Democrats press Boehner to allow clean continuing resolution for House vote

Sen. Harry Reid (D-Nev.) SOURCE: C-Span.org

Top Democratic lawmakers yesterday amplified their calls on Republican House Speaker John Boehner to bring up the Senate’s “clean” continuing resolution for a vote in the House to re-open the federal government.

“[Boehner is] sitting on a bill that would re-open the government right now. This bill would pass in a matter of minutes if they just let Democrats and Republicans [in the House] vote,” said Senate Majority Leader Harry Reid (D-Nev.). “He doesn’t even have to vote for him. Let him vote against it but let the House work its will.”

In a letter sent to Boehner, Reid proposed that once the House approves a clean CR – without any amendments to delay or dismantle the Affordable Care Act – to fund the federal government for another 6 weeks, the Senate will then meet with the House to negotiate a longer-term budget deal to “work out the nation’s long-term fiscal challenges.”

“There needs to be a path forward to re-open the government and protect our economy. This is a communication to you offering a sensible, reasonable compromise,” wrote Reid. “I propose you allow the joint resolution to pass, reopening the government. And I commit to name conferees to a budget conference as soon as the government opens. That conference can discuss the important fiscal issues facing our nation. You and your colleagues have repeatedly cited these fiscal issues as things in which you need to work. This conference will be an appropriate place to have those discussions where participants could raise whatever proposals, such as tax reform, health care, agriculture, and certainly discretionary spendings like veterans, national parks, NIH, they felt appropriate. I hope we can work together in this fashion. Together we can end this government shutdown and work to address the important fiscal issues facing our nation.”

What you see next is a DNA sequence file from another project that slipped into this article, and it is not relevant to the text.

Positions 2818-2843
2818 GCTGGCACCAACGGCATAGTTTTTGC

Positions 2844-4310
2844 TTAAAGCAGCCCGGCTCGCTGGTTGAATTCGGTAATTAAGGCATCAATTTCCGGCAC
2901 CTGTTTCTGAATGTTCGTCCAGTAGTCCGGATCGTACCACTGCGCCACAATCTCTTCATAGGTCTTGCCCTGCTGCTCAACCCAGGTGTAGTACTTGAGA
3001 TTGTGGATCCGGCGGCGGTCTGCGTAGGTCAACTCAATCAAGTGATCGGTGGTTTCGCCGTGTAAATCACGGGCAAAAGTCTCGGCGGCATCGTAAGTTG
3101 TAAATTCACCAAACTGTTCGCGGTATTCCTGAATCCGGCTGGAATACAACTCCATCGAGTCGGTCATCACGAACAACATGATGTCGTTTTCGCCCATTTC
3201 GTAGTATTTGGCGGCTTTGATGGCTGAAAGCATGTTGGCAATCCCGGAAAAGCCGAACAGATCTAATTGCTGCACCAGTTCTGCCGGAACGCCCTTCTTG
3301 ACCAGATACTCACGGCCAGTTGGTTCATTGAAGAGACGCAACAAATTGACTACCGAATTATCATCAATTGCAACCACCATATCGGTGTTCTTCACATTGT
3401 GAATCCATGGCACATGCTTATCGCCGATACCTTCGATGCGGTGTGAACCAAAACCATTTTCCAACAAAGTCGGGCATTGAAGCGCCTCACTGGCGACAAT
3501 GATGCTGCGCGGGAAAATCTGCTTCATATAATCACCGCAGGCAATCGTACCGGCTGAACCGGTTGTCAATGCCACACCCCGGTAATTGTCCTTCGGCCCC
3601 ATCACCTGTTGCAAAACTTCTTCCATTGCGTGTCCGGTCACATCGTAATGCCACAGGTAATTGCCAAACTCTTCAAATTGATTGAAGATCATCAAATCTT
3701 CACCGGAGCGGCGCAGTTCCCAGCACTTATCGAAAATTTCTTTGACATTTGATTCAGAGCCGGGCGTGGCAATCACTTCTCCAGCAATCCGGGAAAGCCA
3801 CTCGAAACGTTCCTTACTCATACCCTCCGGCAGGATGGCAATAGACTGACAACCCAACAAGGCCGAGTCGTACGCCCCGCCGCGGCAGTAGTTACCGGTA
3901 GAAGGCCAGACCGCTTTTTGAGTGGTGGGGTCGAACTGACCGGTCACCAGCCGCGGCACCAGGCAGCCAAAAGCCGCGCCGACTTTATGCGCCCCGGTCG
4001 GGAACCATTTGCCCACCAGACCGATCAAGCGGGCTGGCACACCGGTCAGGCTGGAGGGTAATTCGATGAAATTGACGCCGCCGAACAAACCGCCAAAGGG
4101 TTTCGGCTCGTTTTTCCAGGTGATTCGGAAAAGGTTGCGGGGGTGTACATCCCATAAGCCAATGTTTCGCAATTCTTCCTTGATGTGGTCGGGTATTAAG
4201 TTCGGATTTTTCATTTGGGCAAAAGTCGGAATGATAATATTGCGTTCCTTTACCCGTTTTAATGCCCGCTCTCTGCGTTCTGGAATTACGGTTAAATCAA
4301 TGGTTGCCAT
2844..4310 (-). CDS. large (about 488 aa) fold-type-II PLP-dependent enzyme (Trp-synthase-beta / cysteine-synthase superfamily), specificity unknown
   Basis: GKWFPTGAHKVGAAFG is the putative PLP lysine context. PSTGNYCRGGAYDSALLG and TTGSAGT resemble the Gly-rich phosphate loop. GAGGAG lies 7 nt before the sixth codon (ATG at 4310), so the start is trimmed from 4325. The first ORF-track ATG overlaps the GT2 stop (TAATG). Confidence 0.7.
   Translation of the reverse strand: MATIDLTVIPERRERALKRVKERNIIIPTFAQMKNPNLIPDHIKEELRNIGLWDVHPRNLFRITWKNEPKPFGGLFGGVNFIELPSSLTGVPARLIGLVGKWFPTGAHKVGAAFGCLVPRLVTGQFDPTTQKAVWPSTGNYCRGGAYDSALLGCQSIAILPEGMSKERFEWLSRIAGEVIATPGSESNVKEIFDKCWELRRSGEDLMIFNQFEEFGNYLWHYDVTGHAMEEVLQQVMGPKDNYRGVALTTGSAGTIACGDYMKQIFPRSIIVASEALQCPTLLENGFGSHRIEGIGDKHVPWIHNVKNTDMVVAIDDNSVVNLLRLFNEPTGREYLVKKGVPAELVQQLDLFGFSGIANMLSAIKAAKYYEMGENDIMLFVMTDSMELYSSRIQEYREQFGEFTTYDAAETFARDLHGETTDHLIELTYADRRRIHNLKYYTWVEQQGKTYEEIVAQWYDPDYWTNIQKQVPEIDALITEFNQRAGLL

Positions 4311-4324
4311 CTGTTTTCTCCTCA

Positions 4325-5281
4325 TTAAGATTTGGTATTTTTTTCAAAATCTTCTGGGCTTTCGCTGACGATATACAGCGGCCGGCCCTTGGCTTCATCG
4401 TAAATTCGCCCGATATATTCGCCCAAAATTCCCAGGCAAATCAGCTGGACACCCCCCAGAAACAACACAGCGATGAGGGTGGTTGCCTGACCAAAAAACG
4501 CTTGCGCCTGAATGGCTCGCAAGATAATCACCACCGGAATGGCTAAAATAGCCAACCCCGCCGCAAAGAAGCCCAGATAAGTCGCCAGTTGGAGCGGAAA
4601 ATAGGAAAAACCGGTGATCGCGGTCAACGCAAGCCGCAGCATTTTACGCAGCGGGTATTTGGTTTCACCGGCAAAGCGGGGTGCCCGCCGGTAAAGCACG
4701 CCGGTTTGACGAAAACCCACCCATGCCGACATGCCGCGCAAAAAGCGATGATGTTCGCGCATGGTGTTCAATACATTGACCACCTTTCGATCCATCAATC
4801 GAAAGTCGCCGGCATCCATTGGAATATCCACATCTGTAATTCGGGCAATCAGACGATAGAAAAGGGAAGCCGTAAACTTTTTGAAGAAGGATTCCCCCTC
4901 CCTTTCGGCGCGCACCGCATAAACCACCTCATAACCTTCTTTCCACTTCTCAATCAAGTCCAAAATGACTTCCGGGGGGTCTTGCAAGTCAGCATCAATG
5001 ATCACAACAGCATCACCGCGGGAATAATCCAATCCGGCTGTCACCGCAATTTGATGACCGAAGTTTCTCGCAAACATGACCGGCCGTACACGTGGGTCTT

Reid and House Minority Leader Nancy Pelosi pointed out that the clean CR would fund the federal government at the level – between $986 billion or $988 billion – already approved by House Republicans. That level would lock in the painful sequester – or across-the-board – cuts to discretionary programs such as the National Institutes of Health, Head Start early childhood education, national parks, and even the National Security Agency which had to furlough 70% of its civilian employees.

“I don’t know why they haven’t accepted their own number,” said Pelosi. “You know that our members do not like the $988. Most of them have dug in their heels to say they would never support the $988. But to open government, that opinion is a luxury we can’t afford on the side of the Democrats or the Republicans so we’re willing to compromise to accept their number.”

Pelosi also pointed out that Democrats are willing to meet with Republicans in conference to discuss a bigger budget deal – something the Democrats have been pursuing for the past 6 months to no avail – but emphasized that the conference can and should take place without shutting down the government.

“We’d just have to find a way and we have to find a path that they can go down. But if they keep moving the goal post and won’t even accept their own number – …if they don’t take yes for an answer, then I could only conclude that they wanted to shut down government, that they think that that has a purpose for them,” said Pelosi. “And we know what that is – they want to overturn the Affordable Care Act. That’s not going to happen. And frankly, that’s not what our Constitution had in mind – if you don’t like something, you threaten to shut down the government. It’s not that kind of a system.”